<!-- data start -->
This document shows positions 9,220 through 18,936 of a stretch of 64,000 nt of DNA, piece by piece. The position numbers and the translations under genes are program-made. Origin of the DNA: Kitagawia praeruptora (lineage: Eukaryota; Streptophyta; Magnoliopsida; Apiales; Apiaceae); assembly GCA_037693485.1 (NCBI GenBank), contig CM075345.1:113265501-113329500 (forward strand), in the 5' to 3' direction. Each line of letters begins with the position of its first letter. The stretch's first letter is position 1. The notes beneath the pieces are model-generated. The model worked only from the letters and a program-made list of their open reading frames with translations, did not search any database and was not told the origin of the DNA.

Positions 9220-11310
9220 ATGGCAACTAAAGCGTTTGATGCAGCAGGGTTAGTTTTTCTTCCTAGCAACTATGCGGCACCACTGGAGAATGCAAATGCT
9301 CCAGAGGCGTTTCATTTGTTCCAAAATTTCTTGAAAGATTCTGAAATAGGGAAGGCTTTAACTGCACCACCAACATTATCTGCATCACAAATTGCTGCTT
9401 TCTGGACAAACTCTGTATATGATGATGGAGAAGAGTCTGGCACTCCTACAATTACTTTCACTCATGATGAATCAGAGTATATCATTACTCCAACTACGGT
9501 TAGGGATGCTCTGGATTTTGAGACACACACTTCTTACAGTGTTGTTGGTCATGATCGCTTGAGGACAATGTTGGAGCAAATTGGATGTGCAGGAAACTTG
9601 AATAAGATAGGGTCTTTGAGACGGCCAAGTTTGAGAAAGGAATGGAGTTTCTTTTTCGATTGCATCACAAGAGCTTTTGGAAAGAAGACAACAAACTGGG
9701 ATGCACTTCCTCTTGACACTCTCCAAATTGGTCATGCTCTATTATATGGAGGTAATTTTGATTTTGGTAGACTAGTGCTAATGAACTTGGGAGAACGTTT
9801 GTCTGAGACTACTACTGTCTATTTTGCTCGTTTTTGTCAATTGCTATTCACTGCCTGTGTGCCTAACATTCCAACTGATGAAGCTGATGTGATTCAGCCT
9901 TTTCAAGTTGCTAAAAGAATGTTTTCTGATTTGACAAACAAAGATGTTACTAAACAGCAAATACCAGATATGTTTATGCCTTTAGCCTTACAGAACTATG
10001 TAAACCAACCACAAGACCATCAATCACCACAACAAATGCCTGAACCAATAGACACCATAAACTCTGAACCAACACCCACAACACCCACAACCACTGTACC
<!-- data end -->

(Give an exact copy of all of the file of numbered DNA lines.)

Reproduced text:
This document shows positions 9,220 through 18,936 of a stretch of 64,000 nt of DNA, piece by piece. The position numbers and the translations under genes are program-made. Origin of the DNA: Kitagawia praeruptora (lineage: Eukaryota; Streptophyta; Magnoliopsida; Apiales; Apiaceae); assembly GCA_037693485.1 (NCBI GenBank), contig CM075345.1:113265501-113329500 (forward strand), in the 5' to 3' direction. Each line of letters begins with the position of its first letter. The stretch's first letter is position 1. The notes beneath the pieces are model-generated. The model worked only from the letters and a program-made list of their open reading frames with translations, did not search any database and was not told the origin of the DNA.

Positions 9220-11310
9220 ATGGCAACTAAAGCGTTTGATGCAGCAGGGTTAGTTTTTCTTCCTAGCAACTATGCGGCACCACTGGAGAATGCAAATGCT
9301 CCAGAGGCGTTTCATTTGTTCCAAAATTTCTTGAAAGATTCTGAAATAGGGAAGGCTTTAACTGCACCACCAACATTATCTGCATCACAAATTGCTGCTT
9401 TCTGGACAAACTCTGTATATGATGATGGAGAAGAGTCTGGCACTCCTACAATTACTTTCACTCATGATGAATCAGAGTATATCATTACTCCAACTACGGT
9501 TAGGGATGCTCTGGATTTTGAGACACACACTTCTTACAGTGTTGTTGGTCATGATCGCTTGAGGACAATGTTGGAGCAAATTGGATGTGCAGGAAACTTG
9601 AATAAGATAGGGTCTTTGAGACGGCCAAGTTTGAGAAAGGAATGGAGTTTCTTTTTCGATTGCATCACAAGAGCTTTTGGAAAGAAGACAACAAACTGGG
9701 ATGCACTTCCTCTTGACACTCTCCAAATTGGTCATGCTCTATTATATGGAGGTAATTTTGATTTTGGTAGACTAGTGCTAATGAACTTGGGAGAACGTTT
9801 GTCTGAGACTACTACTGTCTATTTTGCTCGTTTTTGTCAATTGCTATTCACTGCCTGTGTGCCTAACATTCCAACTGATGAAGCTGATGTGATTCAGCCT
9901 TTTCAAGTTGCTAAAAGAATGTTTTCTGATTTGACAAACAAAGATGTTACTAAACAGCAAATACCAGATATGTTTATGCCTTTAGCCTTACAGAACTATG
10001 TAAACCAACCACAAGACCATCAATCACCACAACAAATGCCTGAACCAATAGACACCATAAACTCTGAACCAACACCCACAACACCCACAACCACTGTACC